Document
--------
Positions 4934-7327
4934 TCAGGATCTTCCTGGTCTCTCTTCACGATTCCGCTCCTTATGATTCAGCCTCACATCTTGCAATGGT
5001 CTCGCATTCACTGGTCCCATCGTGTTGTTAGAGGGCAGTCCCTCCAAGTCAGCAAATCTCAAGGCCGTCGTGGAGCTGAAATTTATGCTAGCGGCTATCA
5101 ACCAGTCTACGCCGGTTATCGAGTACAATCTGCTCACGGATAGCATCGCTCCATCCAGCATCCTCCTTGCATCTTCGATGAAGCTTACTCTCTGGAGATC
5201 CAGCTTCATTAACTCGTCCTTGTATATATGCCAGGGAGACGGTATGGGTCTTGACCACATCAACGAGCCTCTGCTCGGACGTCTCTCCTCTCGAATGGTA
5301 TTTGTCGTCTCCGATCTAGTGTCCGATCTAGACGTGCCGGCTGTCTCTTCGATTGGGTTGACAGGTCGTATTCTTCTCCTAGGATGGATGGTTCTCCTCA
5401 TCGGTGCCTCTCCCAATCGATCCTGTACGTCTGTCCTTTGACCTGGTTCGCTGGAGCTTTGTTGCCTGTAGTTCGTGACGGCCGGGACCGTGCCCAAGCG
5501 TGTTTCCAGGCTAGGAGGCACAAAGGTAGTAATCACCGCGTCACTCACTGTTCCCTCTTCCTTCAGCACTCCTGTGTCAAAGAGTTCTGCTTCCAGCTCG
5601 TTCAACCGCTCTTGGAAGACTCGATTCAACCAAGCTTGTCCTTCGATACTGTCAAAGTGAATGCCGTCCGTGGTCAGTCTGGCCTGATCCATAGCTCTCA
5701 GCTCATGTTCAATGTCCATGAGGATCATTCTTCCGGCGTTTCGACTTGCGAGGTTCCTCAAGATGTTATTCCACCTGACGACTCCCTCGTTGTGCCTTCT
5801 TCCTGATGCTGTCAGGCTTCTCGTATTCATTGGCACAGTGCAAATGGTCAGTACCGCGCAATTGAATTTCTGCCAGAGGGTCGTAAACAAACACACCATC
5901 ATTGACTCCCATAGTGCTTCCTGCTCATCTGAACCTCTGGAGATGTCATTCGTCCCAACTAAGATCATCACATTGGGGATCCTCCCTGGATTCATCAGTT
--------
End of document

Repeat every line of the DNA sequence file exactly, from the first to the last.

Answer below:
Positions 4934-7327
4934 TCAGGATCTTCCTGGTCTCTCTTCACGATTCCGCTCCTTATGATTCAGCCTCACATCTTGCAATGGT
5001 CTCGCATTCACTGGTCCCATCGTGTTGTTAGAGGGCAGTCCCTCCAAGTCAGCAAATCTCAAGGCCGTCGTGGAGCTGAAATTTATGCTAGCGGCTATCA
5101 ACCAGTCTACGCCGGTTATCGAGTACAATCTGCTCACGGATAGCATCGCTCCATCCAGCATCCTCCTTGCATCTTCGATGAAGCTTACTCTCTGGAGATC
5201 CAGCTTCATTAACTCGTCCTTGTATATATGCCAGGGAGACGGTATGGGTCTTGACCACATCAACGAGCCTCTGCTCGGACGTCTCTCCTCTCGAATGGTA
5301 TTTGTCGTCTCCGATCTAGTGTCCGATCTAGACGTGCCGGCTGTCTCTTCGATTGGGTTGACAGGTCGTATTCTTCTCCTAGGATGGATGGTTCTCCTCA
5401 TCGGTGCCTCTCCCAATCGATCCTGTACGTCTGTCCTTTGACCTGGTTCGCTGGAGCTTTGTTGCCTGTAGTTCGTGACGGCCGGGACCGTGCCCAAGCG
5501 TGTTTCCAGGCTAGGAGGCACAAAGGTAGTAATCACCGCGTCACTCACTGTTCCCTCTTCCTTCAGCACTCCTGTGTCAAAGAGTTCTGCTTCCAGCTCG
5601 TTCAACCGCTCTTGGAAGACTCGATTCAACCAAGCTTGTCCTTCGATACTGTCAAAGTGAATGCCGTCCGTGGTCAGTCTGGCCTGATCCATAGCTCTCA
5701 GCTCATGTTCAATGTCCATGAGGATCATTCTTCCGGCGTTTCGACTTGCGAGGTTCCTCAAGATGTTATTCCACCTGACGACTCCCTCGTTGTGCCTTCT
5801 TCCTGATGCTGTCAGGCTTCTCGTATTCATTGGCACAGTGCAAATGGTCAGTACCGCGCAATTGAATTTCTGCCAGAGGGTCGTAAACAAACACACCATC
5901 ATTGACTCCCATAGTGCTTCCTGCTCATCTGAACCTCTGGAGATGTCATTCGTCCCAACTAAGATCATCACATTGGGGATCCTCCCTGGATTCATCAGTT